The parts of modern European constitutions and international conventions that proclaim fundamental rights, are similar in their wording and content. The rights to liberty and security of person, to private and family life, to protection from arbitrary detention and deprivation of liberty, to freedom of expression and peaceful assembly, to access to court and fair trial are formulated in seemingly the same way. The legitimate aims, justifying the restrictions of some rights, are also standard and usually include national security and territorial integrity, public order, public health, public morals and protection of others. At the same time, the judges of national courts of the Council of Europe member states and international judges may seemingly apply the same texts to seemingly the same situations differently and arrive to opposite results. Can we argue that the national judges limit themselves with the interpretation of existing rules while the international judges dare to create the new rules? In the present article this problem is considered as a classical rhetorical trichotomy of “author–text–reader”, where the analysis is centered around the questions of whether we can consider the judges as authors or as readers, how judges construct their audience, and whether the text of the judicial decision should be regarded as an interpretation or as an original text, from which new rules may originate and which has its own plot and intent. Do international judges “write” rather than “read” the text of the European Convention on human rights and fundamental freedoms? In trying to find the answers, the author of the article refers to Plato’s theory of naming, described in “Cratylus”, and suggests to think about the role of judges as name-givers and name-overseers, that is dialecticians.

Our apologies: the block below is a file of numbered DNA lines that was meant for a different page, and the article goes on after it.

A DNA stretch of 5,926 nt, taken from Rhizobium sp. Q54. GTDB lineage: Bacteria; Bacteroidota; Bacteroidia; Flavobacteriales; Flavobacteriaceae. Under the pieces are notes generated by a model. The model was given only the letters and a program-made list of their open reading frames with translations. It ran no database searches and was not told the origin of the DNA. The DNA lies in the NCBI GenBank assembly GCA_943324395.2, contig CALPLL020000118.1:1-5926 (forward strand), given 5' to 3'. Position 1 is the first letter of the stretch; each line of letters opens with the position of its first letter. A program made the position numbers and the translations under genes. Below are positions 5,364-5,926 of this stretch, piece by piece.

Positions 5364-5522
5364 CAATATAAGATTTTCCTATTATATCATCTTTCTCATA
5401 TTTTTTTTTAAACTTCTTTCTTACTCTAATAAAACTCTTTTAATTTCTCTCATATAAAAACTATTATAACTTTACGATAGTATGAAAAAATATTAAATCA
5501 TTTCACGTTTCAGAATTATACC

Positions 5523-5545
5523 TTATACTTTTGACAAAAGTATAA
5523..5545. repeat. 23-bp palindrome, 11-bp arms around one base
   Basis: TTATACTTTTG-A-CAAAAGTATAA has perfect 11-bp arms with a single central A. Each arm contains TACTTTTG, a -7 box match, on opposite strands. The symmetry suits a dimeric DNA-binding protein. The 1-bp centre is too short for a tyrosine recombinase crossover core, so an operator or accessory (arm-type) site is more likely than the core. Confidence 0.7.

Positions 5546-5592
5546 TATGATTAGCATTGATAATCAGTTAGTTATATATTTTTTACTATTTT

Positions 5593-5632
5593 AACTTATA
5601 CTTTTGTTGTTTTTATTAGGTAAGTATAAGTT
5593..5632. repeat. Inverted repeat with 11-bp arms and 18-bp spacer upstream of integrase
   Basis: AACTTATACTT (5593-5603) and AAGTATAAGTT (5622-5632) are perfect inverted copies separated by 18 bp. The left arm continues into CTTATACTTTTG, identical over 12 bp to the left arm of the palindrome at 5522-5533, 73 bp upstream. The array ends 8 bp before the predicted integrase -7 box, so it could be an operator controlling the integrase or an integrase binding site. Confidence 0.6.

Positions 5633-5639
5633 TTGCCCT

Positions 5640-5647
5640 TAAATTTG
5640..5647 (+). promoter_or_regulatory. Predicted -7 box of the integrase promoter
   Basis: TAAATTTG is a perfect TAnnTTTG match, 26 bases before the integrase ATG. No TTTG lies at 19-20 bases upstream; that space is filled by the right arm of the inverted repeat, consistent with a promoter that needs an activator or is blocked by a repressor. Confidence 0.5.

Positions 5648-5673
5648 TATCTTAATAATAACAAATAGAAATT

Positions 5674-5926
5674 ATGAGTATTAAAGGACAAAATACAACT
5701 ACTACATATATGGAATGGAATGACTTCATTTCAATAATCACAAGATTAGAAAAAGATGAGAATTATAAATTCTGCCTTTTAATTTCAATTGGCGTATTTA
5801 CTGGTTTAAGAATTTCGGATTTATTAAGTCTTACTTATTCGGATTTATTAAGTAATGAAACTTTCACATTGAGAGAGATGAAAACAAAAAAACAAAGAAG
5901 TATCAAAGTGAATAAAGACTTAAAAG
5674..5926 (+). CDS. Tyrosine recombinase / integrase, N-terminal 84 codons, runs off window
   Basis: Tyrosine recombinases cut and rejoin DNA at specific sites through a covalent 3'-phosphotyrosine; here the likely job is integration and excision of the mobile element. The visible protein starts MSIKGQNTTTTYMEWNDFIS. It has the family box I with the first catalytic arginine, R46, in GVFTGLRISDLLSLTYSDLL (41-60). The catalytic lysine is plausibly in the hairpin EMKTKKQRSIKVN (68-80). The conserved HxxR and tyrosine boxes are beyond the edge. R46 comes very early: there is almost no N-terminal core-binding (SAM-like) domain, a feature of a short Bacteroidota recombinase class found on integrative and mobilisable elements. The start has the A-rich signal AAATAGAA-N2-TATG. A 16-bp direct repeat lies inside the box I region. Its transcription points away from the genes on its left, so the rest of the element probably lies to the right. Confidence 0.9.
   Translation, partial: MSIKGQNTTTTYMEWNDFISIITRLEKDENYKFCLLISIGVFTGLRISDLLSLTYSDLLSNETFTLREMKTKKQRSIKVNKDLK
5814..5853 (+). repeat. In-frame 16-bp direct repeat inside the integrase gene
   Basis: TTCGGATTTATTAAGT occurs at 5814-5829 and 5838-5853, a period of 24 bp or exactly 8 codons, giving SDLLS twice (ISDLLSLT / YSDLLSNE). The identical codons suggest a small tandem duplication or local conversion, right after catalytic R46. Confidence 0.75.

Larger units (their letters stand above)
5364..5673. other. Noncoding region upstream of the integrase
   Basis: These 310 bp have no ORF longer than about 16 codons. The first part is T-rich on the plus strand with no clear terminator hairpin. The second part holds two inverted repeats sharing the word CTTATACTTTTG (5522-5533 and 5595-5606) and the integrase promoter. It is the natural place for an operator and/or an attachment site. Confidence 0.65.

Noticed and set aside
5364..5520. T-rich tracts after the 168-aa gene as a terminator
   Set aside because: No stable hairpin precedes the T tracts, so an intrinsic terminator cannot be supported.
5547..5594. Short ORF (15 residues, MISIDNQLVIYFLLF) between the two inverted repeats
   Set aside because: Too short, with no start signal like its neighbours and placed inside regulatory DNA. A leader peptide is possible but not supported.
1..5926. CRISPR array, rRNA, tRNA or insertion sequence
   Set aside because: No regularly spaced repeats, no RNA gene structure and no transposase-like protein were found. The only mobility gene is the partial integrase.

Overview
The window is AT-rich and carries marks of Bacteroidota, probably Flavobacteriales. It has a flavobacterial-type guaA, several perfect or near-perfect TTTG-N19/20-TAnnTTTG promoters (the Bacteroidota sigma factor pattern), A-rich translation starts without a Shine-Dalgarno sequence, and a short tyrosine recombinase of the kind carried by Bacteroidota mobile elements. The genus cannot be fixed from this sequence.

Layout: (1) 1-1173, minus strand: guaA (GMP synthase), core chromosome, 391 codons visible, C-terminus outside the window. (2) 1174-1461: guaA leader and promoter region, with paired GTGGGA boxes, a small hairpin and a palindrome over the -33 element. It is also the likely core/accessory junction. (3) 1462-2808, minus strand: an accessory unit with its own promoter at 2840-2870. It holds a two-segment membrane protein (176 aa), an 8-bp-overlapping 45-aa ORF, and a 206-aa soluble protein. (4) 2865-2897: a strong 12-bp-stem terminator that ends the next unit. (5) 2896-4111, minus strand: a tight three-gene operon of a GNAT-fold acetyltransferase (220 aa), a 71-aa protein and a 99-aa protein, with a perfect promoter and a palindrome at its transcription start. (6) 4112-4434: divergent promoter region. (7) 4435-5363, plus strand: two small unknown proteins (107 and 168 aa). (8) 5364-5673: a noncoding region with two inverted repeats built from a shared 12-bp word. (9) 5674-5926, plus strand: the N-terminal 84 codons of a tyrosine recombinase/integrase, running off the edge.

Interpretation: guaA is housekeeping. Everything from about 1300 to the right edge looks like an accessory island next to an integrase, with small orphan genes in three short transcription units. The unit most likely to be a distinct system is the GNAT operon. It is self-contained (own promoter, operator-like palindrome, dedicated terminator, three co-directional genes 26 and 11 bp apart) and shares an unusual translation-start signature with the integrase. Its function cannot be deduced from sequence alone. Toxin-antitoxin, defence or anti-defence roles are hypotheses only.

About the author
Anita Soboleva – Candidate of Philological Sciences, LL.M., Associate Professor, Faculty of Law, Higher School of Economics; Moscow, Russia.
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